My professor was not the only person to dislike this movie. It has been derided as overly long, horribly inaccurate at times, awkward in the delivery of lines, and for its pro-Confederacy stance. As pure entertainment, Gods and Generals delivers if you have the patience of a saint to wait around for the battle scenes. However, if you are a fan of American history, as I am, you may very well find yourself at times mesmerized by the scenery (except for some bad matte paintings), the costuming, the larger than life characters and, of course, the battles. Despite the criticism of this film I've been subjected to over the years, including that of a professor I studied under for a semester, I certainly don't dislike this film. It's good entertainment and worthy of having in your movie collection if you are fan of this sort of historical movie that is a combination of action and melodrama, regardless of how inaccurate or biased it may or may not be.
Gods and Generals Blu-ray, Video Quality
This 2.40:1, 1080p presentation of Gods and Generals arrives on Blu-ray as a mixed bag of at times stunning imagery and at other times simply as a decent looking image devoid of life and vibrancy. One of the best aspects of this image quality is the attention to fine detail. For example, every stitch in the flags at the beginning are clearly visible. Colors are rich and vibrant, especially (and once again) in the numerous flags seen throughout the picture. There is nary a speck on this print. Flesh tones look great. On the downside, the image looks a little bright and washed out. It appears to clean itself up after a while, and then once again it falls into looking washed out again. Black levels suffer during the washed out scenes and are often the main culprit of them. Overall, however, this is a pleasant image that serves the movie well.
Gods and Generals Blu-ray, Audio Quality
Warner Brothers has once again foregone a lossless audio track in favor of a Dolby Digital 5.1 track. Dialogue sounds natural and clear. Some instances of heavy bass (such as the beating of drums) came through the front speakers with nothing coming from the subwoofer. There is nice ambience throughout; we hear owls hooting and crickets chirping in the quieter scenes. Dialogue, and there is quite a bit of it in the film's 3 hours and 39 minutes, is never an issue, sounding crisp and natural from beginning to end. Of course, the primary focus of this soundtrack is the battle scenes, and they sound wonderful. Bass picks up, gunshots, cannons, explosions, screams, the trotting and running of horses, and the clanging of metal are heard all around, creating an immersive 360-degree sound field. Voices shouting out orders echo. It sounds absolutely marvelous as the sounds of war emanate from every direction in the room. While a Lossless audio track would have been a welcome addition, Gods and Generals offers up one of the more impressive Dolby Digital 5.1 tracks I have heard and for a lossy track, this one is hard to beat.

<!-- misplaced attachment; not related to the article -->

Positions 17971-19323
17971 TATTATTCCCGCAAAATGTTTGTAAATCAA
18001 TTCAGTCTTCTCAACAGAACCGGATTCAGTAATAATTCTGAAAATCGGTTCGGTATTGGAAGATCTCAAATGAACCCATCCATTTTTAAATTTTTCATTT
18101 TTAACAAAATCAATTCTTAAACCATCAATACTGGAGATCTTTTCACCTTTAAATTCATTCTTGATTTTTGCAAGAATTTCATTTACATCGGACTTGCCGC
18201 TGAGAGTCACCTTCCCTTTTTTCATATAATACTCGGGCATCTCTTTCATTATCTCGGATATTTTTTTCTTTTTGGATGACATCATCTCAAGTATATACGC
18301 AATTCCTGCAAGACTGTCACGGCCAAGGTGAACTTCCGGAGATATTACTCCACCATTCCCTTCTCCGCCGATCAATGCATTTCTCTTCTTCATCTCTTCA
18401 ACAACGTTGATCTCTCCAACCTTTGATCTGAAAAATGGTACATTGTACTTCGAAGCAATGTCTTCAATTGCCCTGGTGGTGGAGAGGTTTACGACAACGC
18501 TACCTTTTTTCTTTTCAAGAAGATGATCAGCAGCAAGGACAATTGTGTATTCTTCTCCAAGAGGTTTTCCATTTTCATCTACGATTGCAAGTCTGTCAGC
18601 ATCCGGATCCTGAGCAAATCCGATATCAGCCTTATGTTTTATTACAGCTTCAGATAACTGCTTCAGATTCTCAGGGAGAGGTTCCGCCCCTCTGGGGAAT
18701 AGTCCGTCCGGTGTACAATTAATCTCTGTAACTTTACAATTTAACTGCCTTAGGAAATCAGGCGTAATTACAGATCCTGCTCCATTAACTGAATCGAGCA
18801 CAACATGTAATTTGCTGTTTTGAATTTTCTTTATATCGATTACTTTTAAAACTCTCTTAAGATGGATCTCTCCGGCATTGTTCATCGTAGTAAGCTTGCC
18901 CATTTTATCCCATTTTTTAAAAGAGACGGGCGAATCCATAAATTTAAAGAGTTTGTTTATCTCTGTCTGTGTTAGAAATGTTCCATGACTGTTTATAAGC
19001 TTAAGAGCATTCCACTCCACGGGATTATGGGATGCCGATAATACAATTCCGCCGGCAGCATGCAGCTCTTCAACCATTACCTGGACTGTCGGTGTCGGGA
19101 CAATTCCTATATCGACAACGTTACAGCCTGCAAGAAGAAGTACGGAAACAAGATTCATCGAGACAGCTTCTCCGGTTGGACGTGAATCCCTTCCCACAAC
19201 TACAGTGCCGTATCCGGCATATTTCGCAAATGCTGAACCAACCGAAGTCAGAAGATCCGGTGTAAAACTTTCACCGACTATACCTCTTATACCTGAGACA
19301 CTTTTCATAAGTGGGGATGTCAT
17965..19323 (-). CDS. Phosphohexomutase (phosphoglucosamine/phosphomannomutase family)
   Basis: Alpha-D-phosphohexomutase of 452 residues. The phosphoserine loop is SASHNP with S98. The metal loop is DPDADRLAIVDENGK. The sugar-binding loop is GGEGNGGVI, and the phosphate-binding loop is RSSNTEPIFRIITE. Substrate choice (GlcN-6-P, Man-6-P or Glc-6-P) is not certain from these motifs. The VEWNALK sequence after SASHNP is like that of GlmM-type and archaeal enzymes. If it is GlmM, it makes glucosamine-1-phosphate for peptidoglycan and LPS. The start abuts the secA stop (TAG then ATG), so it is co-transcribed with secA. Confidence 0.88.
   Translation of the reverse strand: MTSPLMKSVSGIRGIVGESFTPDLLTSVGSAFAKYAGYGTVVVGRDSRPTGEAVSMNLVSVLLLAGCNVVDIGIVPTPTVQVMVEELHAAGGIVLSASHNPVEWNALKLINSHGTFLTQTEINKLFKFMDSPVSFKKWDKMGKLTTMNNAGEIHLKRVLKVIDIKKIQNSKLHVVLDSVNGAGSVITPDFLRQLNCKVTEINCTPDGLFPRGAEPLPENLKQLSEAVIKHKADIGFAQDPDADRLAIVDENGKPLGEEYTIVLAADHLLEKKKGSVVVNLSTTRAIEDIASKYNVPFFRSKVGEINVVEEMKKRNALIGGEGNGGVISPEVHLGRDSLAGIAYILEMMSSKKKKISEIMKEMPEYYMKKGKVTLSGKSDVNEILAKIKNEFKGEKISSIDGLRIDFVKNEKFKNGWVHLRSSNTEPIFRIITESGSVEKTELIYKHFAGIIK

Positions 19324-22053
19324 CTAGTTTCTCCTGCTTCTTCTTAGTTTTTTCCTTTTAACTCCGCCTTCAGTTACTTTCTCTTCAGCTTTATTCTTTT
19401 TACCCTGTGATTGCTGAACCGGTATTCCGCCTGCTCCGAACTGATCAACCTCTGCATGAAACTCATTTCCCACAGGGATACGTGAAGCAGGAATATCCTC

Gods and Generals Blu-ray, Special Features and Extras
There are some decent supplements on this disc. First is a commentary with writer/director Ron Maxwell, director of VMI Museum operations Keith Gibson, and Virginia Tech Alumni professor James Robertson. The commentary is broken into "sections" that only cover 1:28:25 of the movie. It's rather odd, but I guess it's hard to fill in nearly four hours of movie, even with three participants. They discuss creating a movie that will make Civil War buffs happy while making it easy for the layman to understand as well. We get some very interesting Civil War history and anecdotes that are sure to interest students of history.
Ted Turner provides an introduction to the film (480p, 3:00). He discusses how he grew up "in the shadow of the Civil War" and how his passion for making Civil War films was finally brought to realization. A Journey to the Past (480p, 21:59), hosted by Ron Maxwell and Donzaleigh Abernathy, is nothing more than your average promotional fluff piece that has cast and crew talking about why this is such a good movie and about the history behind the movie. The Authenticities of the Film (480p, 12:53) looks at the painstaking efforts that went into making the film as historically accurate as possible, notably using the town of Harper's Ferry in lieu of creating a set for Fredericksburg. By the way, "authenticities" is not a word. The Life of Thomas "Stonewall" Jackson (480p, 14:28) is a short biography of the famed general.
Visit Virginia (480p, 0:31) is a short advertisement for historical tourism in the state of Virginia. Two music videos, Cross the Green Mountain (480p, 3:13) by Bob Dylan and Going Home (480p, 3:58) by Mary Fahl are included. Finally, the film's theatrical trailer (480p, 1:40) finishes off the supplements.
Gods and Generals Blu-ray, Overall Score and Recommendation
Gods and Generals is not anywhere near as good as Gettysburg or Glory, but sprawling, epic Civil War films are hard to come by and as such, Gods and Generals cannot be ignored as an important entry into the annals of war films. This is a controversial and divisive film, but then again so is the Civil War as a whole, even more than 140 years after the final shots were fired. As always for such a controversial film, it's best to watch the movie, read up on the events depicted in the film from several sources, and decide for yourself how fair and accurate it is. If you choose to do so, this Blu-ray edition of Gods and Generals is clearly the way to go. It sports a solid picture quality and great audio, both on top of a fairly good serving of extras. Recommended.